Virginia’s House of Delegates on Monday voted down a bill that would have prohibited school-based arrests for disorderly conduct for students ages 14 and younger.
The bill was championed by advocates for school discipline reform as a way of reducing the state’s high rate of student arrests by limiting the reasons students can be referred to school-based law enforcement officers. Disorderly conduct is a broad, subjective statute that often leads to law enforcement sanctions for behaviors that should be dealt with by school officials, they argued.
But Virginia’s House voted down the bill 36-60, with one member abstaining. Members who voted against the bill argued that “students should not be granted immunity based solely on where the conduct took place,” the Richmond Times-Dispatch reports.
“I agree that we need to find out why this is going on. We need to put a stop to a bunch of it,” said Del. C. Todd Gilbert, R-Shenandoah, according to the Times-Dispatch. “But what this bill does is say that in no case can you ever charge a student with disorderly conduct. It is blanket immunity.”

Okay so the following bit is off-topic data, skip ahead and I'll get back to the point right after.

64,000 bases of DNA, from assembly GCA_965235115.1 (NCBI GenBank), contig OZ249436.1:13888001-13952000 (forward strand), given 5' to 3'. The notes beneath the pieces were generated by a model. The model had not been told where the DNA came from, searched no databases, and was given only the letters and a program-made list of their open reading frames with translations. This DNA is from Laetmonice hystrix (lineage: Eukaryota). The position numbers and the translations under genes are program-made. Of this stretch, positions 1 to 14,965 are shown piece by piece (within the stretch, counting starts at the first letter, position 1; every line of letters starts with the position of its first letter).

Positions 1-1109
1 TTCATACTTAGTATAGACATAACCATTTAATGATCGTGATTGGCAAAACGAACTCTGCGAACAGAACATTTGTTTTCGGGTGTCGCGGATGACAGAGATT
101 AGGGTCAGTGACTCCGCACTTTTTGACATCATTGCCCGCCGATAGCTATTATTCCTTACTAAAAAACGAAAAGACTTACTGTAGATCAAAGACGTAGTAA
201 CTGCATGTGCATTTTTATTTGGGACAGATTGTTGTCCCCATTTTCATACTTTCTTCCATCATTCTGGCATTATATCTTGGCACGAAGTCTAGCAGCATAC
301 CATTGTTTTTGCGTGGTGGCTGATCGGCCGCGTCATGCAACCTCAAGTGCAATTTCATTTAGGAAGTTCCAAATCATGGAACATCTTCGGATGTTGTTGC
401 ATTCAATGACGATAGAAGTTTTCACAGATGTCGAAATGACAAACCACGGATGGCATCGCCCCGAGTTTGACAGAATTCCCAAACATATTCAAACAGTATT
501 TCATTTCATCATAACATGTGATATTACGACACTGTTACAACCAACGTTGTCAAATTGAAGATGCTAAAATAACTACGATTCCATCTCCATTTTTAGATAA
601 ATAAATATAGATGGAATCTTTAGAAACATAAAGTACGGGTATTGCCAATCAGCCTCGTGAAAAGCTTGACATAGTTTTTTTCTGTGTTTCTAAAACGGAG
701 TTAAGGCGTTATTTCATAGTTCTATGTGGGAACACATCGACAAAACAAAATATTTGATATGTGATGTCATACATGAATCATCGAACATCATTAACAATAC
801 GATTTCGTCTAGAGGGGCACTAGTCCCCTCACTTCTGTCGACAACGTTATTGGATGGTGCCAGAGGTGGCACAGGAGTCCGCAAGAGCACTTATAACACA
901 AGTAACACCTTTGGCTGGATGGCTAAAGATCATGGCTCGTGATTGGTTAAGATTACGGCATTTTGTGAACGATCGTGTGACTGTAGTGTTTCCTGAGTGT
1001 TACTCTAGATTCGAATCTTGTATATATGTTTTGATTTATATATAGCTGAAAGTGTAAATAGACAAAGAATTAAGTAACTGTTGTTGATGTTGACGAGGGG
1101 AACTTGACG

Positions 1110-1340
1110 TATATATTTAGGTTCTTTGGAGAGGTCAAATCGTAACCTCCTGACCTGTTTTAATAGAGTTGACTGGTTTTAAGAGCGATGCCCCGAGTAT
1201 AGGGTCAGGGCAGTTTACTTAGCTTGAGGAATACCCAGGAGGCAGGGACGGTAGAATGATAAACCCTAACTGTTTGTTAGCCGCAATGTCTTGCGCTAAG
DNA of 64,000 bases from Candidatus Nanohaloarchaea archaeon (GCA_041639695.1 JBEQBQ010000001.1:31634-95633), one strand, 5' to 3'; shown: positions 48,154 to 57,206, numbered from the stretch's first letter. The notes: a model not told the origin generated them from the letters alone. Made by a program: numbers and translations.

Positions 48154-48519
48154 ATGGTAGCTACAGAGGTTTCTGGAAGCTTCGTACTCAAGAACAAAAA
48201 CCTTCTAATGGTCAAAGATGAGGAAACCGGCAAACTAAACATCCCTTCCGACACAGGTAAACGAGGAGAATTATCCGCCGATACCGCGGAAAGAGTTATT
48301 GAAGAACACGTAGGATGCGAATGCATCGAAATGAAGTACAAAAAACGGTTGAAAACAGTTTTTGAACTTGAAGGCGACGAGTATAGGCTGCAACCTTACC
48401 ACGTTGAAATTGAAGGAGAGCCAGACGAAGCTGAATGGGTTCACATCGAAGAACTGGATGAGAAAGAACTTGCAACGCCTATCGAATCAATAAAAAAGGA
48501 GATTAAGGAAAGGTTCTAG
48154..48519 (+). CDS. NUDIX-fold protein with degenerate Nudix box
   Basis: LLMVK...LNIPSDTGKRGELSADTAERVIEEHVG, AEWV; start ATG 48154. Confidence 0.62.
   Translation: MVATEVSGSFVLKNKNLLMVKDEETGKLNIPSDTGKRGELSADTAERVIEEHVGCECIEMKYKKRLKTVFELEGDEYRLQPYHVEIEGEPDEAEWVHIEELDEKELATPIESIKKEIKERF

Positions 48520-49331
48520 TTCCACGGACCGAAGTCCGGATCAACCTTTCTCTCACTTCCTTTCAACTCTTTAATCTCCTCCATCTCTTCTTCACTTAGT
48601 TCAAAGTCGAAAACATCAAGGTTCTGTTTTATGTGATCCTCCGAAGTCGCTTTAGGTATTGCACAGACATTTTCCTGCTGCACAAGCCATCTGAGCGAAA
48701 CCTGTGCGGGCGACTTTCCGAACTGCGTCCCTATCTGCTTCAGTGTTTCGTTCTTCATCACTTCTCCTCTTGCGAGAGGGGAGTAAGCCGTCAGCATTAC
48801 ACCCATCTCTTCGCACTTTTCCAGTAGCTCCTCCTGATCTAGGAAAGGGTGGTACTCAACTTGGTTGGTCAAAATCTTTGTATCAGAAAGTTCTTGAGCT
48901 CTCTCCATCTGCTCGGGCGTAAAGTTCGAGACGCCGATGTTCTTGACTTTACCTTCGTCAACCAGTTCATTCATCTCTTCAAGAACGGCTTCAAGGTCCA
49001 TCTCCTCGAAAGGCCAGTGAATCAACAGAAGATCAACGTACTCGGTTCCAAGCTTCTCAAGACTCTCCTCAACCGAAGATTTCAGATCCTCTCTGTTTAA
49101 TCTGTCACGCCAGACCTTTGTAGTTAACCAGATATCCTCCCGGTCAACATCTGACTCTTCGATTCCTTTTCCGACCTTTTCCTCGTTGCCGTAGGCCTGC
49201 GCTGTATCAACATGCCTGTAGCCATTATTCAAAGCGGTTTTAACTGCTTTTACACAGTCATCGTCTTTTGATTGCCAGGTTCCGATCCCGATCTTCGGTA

The Virginia bill was one of several that state lawmakers have proposed to rework school discipline to reduce classroom removals and to drive down disproportionately high discipline rates for students of color. The other bills are still pending, but they face a steep path to approval, the Times-Dispatch reports.
As I wrote recently, Virginia is one of a handful of states that have aimed to tackle student arrests in current legislative sessions. South Carolina lawmakers have also aimed to eliminate student arrests for “disturbing a school,” the broad infraction that led to a violent video taped arrest of girl there last year.
- S.C. Student Arrest: Arne Duncan Says ‘Schools Must Be Safe Havens’
- Handcuffing of Students Reignites Debate on Use of Restraint
- Body Cameras on School Police Spark Student Privacy Concerns
- Military Surplus Program Provides Weapons to School Police
- School Police Should Stay Out of Discipline, Organization Says
A version of this news article first appeared in the Rules for Engagement blog.